One type of optical sensor often used in non-CCD technologies includes a passive integrator electrical circuit. In the passive integrator, a photodiode (and its associated junction capacitance and attached parasitic capacitance) are prebiased to a high reverse voltage. The photodiode generates a photocurrent which discharges the capacitance, thereby causing the voltage to decrease. The output voltage for this type of optical sensor is generally non-linear with respect to the integrated charge since the diode capacitance is a function of the diode voltage.
A further disadvantage of the passive integrator is that the integrating capacitance (photodiode and parasitic capacitances) is determined primarily by the photodiode size. Thus sensitivity cannot be increased by increasing the photodiode size since the capacitance will increase approximately proportionally.
A further disadvantage of the passive integrator is that the high reverse voltage during operation will cause dark current to flow even in absence of light. The diode current is given by the following equation: ##EQU1## where: Is is the saturation current,
q is a constant,
V is the diode voltage,
k is a constant,
T is the temperature in degrees Kelvin, and
Ip is the photodiode current generated by incident light.
For large reverse diode voltage ##EQU2##
The dark current in absence of light is -Is for large reverse diode voltage. This dark current doubles every 6-10 degrees Kelvin. For high sensitivity applications, the dark current can be comparable to the photodiode current for high temperature applications. A high dark current diminishes the usable data that can be obtained from the optical sensor. Also, variations of the dark current between photodiodes in an array due to process variation will cause an output non-uniformity.
Accordingly, a need has arisen in the art for an improved optical sensor. The present invention provides an active integrator electrical circuit for use with an optical sensor that addresses shortcomings of the prior optical sensors.
In accordance with teachings of the present invention, an active integrator optical sensor may include a photodetector and an active integrator electrical circuit. The active integrator may use an operational amplifier ("op amp") and an integrating voltage storage device as its main constituent parts. Additional voltage storage devices, switches and other components may be used in the active integrator electrical circuit to reduce an offset voltage across the photodetector, store an integrated result on a voltage storage device, and provide a timing sequence for the circuit.
An optical sensor incorporating teachings of the present invention will preferably operate in a cycle. The integrate and store portion of the cycle occurs when the active integrator electrical circuit stores a charge that is proportional to the electrical signal received from the photodetector. At the conclusion of this portion of the cycle, the stored charge is sent to an output modifier. The offset voltage correction and hold portion of the cycle is then initiated when the inputs to an associated op amp are either shorted together or connected to a common reference voltage. A voltage proportional to an offset between the op amp inputs is stored on an offset voltage storage device. When the common reference voltage or short between the inputs is removed, the offset correction voltage stored on the offset voltage storage device is used to cancel the offset present across the inputs to the op amp. The process of canceling the offset occurs within the op amp. The op amp may include any method of offsetting a correction voltage that is known in the art, including digital offset correction or capacitor offset correction. The offset correction effectively cancels out both the offset voltage across the op amp and the photodetector during the integrate and store portion of the cycle. The preferred embodiment of the present invention uses capacitor offset for offset correction in the op amp.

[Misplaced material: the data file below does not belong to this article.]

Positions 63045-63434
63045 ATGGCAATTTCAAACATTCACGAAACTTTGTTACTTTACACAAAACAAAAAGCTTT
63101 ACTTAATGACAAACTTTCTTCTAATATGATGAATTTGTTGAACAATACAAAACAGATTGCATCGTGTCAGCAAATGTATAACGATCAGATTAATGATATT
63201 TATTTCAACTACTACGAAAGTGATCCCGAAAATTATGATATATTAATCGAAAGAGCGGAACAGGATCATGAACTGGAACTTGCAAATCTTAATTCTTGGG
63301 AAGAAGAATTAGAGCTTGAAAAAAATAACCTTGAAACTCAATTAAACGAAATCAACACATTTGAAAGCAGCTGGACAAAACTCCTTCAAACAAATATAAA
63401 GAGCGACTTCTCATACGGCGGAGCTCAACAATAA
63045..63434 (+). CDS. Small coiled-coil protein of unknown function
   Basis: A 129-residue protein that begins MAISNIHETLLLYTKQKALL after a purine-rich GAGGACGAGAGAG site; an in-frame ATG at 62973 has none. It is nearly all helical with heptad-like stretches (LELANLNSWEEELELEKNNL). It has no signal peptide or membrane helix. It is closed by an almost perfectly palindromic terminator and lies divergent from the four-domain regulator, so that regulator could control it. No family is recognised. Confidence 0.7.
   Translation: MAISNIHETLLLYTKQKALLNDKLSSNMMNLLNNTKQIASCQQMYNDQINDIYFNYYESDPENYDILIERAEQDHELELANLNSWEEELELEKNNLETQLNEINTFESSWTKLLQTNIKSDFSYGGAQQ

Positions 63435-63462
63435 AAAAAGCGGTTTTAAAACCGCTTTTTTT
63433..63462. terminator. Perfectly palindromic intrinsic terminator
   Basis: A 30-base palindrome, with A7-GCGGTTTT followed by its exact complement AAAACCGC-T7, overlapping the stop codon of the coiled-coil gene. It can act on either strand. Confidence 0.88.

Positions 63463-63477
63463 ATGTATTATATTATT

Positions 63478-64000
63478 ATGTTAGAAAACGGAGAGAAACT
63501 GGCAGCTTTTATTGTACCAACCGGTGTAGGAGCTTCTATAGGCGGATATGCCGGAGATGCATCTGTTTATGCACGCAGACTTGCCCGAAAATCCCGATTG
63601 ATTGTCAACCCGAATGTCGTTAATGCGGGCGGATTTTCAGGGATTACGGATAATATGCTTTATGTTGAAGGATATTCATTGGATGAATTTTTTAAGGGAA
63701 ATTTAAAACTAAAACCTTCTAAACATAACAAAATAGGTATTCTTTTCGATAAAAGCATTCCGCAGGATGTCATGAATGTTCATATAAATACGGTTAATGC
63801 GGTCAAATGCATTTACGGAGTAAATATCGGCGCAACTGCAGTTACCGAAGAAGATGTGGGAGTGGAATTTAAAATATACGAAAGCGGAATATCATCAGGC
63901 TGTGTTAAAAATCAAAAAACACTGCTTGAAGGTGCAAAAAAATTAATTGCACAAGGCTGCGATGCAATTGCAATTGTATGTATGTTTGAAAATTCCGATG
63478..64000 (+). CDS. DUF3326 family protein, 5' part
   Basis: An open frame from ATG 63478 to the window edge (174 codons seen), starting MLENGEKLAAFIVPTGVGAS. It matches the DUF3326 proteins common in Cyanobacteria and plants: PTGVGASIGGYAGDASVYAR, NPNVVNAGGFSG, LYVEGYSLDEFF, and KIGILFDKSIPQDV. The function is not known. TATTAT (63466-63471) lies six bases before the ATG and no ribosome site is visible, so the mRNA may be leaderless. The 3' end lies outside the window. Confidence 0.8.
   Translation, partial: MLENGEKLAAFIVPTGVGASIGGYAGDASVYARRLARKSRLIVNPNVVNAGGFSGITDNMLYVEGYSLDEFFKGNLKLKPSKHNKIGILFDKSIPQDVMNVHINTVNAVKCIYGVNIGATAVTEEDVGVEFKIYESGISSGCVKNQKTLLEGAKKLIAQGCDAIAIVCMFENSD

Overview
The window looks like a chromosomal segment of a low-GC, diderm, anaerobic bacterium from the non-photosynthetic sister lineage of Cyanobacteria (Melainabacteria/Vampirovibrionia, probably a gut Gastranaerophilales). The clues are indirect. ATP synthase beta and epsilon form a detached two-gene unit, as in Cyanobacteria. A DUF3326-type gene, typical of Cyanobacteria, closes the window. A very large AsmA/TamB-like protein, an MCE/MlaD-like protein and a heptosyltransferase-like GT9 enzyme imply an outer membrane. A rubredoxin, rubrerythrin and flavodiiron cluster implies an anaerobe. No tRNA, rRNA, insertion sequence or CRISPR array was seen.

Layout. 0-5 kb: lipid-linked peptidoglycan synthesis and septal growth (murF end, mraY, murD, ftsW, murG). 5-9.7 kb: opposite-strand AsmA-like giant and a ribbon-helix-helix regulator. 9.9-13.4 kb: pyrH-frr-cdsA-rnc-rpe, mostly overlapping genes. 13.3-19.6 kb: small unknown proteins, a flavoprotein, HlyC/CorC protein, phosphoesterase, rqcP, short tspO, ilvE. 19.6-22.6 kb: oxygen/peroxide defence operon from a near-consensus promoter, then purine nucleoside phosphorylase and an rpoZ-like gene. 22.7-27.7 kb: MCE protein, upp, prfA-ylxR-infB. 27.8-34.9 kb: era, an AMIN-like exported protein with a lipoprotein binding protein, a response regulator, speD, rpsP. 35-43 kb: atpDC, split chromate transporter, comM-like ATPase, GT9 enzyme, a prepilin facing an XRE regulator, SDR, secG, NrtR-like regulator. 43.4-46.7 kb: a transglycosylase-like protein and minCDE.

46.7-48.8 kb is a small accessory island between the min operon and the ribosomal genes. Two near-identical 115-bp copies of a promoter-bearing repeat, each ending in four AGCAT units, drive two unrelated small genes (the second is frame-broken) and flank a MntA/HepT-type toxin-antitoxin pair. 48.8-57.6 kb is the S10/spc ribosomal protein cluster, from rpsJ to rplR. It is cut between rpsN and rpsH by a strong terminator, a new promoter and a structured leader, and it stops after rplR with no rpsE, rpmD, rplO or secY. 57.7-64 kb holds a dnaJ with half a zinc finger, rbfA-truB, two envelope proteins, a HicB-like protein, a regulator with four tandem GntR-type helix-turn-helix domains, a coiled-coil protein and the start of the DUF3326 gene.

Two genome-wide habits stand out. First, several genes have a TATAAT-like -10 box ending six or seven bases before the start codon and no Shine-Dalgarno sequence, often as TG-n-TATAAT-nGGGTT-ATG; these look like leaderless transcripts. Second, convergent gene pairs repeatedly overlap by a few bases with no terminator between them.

The active integrator architecture allows for each photodetector in an array to have a corresponding active integrator circuit such that the photo currents from the photodetector are integrated by each associated active integrator and stored on the store voltage storage device. The voltage stored on the store voltage storage device is transferred to the output modifier that conditions the voltage signal in a manner consistent with the requirements of an associated computer processor.
For some applications, embodiments of the present invention may be preferably manufactured using CMOS technology. This allows the optical sensor to be manufactured in a technology that is much cheaper than the prior art which needed the performance characteristics of CCD technology to function. However, other technologies may be used to manufacture an optical sensor using an active integrator architecture in accordance with teachings of the present invention.
In a preferred embodiment, one or more photodiodes are used as a photodetector and the voltage storage devices are each a capacitor. The present invention teaches that the integrating capacitor used for the integrating voltage storage device is matched to the specific photodetector to provide optimal sensitivity to the electromagnetic energy in the desired bandwidth. By decreasing the associated integrating capacitance, the sensitivity of the optical sensor is increased. In applications where the intensity of the electromagnetic energy striking the photodetector is high, the capacitance of the integrating capacitor can be increased to correspond to increased electrical signal strength from the photodetector, thereby optimizing the resulting optical array for the specific application in which it is used.